'Extreme' Body Modification: Beauty Is All About Perspective

The internet was abuzz this week upon hearing about Amber Luke from NSW, who underwent an excruciating procedure to have her eyeballs tattooed blue.

So extreme was the procedure that Ms Luke went blind for three weeks after it was complete.

Tattooing yourself blind might sound grotesque, but it follows a long history of body modification, from tattoos to piercings to scarification -- a practice humanity has been participating in for centuries.


It's believed tattoos first became a widespread practice some 10,000 years ago, with oldest documented tattoo on a corpse who died in 3300 B.C.

Mummified bodies in ancient Egypt bear scars resembling animals and mythical creatures indicating an early form of bodily expression.

Body piercings have a lengthy history in various cultures, with the pierced lips being a common feature of many African cultures. Scarification has also been historically popular within African, Papua New Guinean and Maori cultures.

Nose piercings were popular in the Middle East some 4,000 years ago and tongue piercing formed part of Ancient Aztec religious practice.

Portrait of a young man with facial scarification, circa 1899-1910, Africa. (Image: Getty)

It doesn’t stop there.

Teeth sharpening has been practiced throughout China, Indonesia and Sudan for centuries. Lip-plating amongst Ethiopian and Amazonian tribes is also well documented.

A Bagobo man from the Philippines with filed teeth, circa 1910. (Image: Getty)

European cultures also have their history of extreme modification. The corset, invented in Italy in the 16th century and a popular feature of Victorian England, constrained and shaped the female bodice.

Indeed, more modern forms of cosmetic interventions, from boob jobs to botox, sit along the spectrum of more socially acceptable forms of body modification.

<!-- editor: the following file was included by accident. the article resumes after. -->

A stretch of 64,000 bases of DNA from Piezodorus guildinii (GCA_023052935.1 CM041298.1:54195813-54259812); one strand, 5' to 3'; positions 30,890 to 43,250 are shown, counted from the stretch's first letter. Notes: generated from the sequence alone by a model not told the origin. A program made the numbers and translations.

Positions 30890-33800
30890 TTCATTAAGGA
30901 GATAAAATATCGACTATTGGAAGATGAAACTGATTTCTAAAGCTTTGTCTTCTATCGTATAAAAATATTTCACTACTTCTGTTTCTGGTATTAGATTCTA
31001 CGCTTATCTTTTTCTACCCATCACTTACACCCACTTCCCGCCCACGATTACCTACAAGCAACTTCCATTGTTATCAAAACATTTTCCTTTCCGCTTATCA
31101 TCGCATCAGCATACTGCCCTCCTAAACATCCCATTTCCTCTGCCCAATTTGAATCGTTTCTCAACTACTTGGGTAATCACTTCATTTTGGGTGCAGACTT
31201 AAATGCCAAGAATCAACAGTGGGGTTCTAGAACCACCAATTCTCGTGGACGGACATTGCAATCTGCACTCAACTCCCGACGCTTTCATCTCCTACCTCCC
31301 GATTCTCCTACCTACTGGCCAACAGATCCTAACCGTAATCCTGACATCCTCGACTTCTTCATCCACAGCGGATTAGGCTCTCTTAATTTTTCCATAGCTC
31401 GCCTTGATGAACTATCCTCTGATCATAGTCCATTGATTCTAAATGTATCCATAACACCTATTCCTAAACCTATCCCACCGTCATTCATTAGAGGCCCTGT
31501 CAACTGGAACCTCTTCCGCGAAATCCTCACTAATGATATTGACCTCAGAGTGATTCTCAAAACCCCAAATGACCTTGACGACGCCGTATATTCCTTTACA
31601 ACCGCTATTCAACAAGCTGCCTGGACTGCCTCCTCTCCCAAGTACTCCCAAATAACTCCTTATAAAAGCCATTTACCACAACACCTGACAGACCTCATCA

European cultures also have their history of extreme modification. (Image: Getty)

According to researchers Dr Ruby Grant and Dr Bruce Tranter from the University of Tasmania, body modification is on the rise in Australia -- particularly amongst the young working class.

In a paper from last year the researchers noted that tattoos and piercings have survived as a marker of working class status down under, despite research overseas indicating it has undergone a ‘hipsterfication’ to the middle classes. In an analysis of survey data, the researchers found that:

"Working class Australians are most likely to have piercings and tattoos, with the propensity to have either type of body modification decreasing through the class hierarchy."

Body-mods tended to be younger in the sample with piercings peaking in the 18-24 demographic and tattoos amongst those aged 25–39.

Interestingly people with tattoos and piercings also tend to be more politically progressive, with the researchers finding that Liberal/National coalition party identifiers are least likely to have any body-mods.

Whilst the survey didn’t distinguish between more socially acceptable body mods such as nose piercing from more ‘extreme’ practices such as eye tattooing -- it’s important to note that artistry through flesh remains a staple of Australian working class culture.


When it comes to extreme modifications, the labels tend to come out flying.

Last year, NSW Health Minister Brad Hazzard sought to ban the practice of body modification, telling reporters that fans of scarification, genital piercings and embedded horns must have "major issues going on in their head".

Body modifiers tend to get called ‘self-mutilators’ by the moral majority, despite all of us divulging in far more hazardous and harmful practices on a weekly basis.

Are you downing another bottle of vino on the weekend or ‘numbing yourself with a carcinogen to feel alive’? Are you on a diet or 'withholding nutrients to fit an arbitrary beauty ideal’?

What counts as nuts is all a matter of perspective really.

It's all a matter of perspective. (Image: Getty/Instagram)

Grant and Tranter’s research did note that: "body piercings are more common among those who claim to be unhappy, as are tattoos". However, the researchers suspect that this correlation is better explained by other factors such as age and socio-economic status rather than as an explanation for why people modify themselves.

When it comes to fans of body modification like Amber Luke, what counts as ‘extreme’ is in the eye of the beholder.